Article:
An element of the circus in each of these sculptures represents the wonder found in discovering prehistoric animals, and their amazing feats of evolution. The brightly colored drapery that adorns the broad back of an ancient giant brings about the impossible idea of a prehistoric circus; a tragic circus lost in time along with the animals themselves.
Colors and intricate patterns are fading; the paint peels and wood rots away under heavy feet and wrinkled hide. These sculptures express the joy I find in the animal form, and lavish decorations celebrate them as the greatest show on earth.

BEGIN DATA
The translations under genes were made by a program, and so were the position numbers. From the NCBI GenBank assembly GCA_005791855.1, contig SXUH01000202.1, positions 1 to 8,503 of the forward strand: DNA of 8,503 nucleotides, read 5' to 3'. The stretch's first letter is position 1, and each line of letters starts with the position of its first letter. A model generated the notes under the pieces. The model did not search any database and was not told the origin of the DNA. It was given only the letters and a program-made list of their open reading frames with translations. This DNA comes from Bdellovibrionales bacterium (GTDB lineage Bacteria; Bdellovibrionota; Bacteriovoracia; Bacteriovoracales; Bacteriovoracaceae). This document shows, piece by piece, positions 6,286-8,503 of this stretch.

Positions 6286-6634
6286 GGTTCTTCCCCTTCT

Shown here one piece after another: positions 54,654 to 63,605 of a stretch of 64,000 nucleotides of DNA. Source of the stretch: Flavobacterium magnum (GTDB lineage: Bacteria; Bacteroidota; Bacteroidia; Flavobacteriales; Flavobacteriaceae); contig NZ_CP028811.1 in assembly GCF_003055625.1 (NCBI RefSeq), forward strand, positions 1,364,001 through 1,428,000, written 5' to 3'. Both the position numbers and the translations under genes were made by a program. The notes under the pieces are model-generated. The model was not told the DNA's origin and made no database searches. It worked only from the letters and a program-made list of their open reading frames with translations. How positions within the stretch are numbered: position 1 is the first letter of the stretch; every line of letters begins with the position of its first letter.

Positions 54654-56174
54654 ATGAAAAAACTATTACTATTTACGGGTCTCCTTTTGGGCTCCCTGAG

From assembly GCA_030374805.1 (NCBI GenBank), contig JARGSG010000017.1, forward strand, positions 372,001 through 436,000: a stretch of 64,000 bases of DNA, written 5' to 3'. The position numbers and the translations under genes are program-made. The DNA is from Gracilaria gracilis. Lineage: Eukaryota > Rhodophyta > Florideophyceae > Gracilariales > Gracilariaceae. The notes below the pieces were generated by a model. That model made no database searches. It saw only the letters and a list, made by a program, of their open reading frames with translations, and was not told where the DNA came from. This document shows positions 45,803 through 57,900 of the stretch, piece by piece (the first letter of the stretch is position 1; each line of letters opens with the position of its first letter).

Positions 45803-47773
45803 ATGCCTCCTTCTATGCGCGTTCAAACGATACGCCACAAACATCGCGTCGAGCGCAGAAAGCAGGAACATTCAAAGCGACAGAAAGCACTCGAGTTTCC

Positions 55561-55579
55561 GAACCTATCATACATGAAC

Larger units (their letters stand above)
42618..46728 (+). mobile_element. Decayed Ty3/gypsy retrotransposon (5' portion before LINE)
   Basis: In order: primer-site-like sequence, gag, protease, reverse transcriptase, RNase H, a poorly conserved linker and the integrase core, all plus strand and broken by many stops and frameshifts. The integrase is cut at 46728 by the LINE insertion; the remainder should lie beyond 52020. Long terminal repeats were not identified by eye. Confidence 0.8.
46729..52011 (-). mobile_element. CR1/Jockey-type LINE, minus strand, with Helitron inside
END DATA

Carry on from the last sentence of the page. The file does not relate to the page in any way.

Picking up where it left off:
Ariel Bowman's artwork is amusing but meaningful, her work is a perfect jumping off point to talk about the idea behind student's work. Obviously Ariel has a very solid concept and inspiration that drives her artwork to become as magnificent as it is. In an Art I class her work would be a perfect way to discuss using ideas that personally inspire you to expand in multiple ways. She began working with the basic structures and designs of prehistoric animals but her work has now morphed into a colorful, whimsical experience for her viewer.
In a more practical medium exploration for an Art I class, Ariel's work focuses strongly on textures and patterns to give her pieces interest. This would be a great opportunity to work on manipulating clay to create various textures and patterns and learn how to work with the medium. This could be done simply with slab tiles or with three dimensional forms.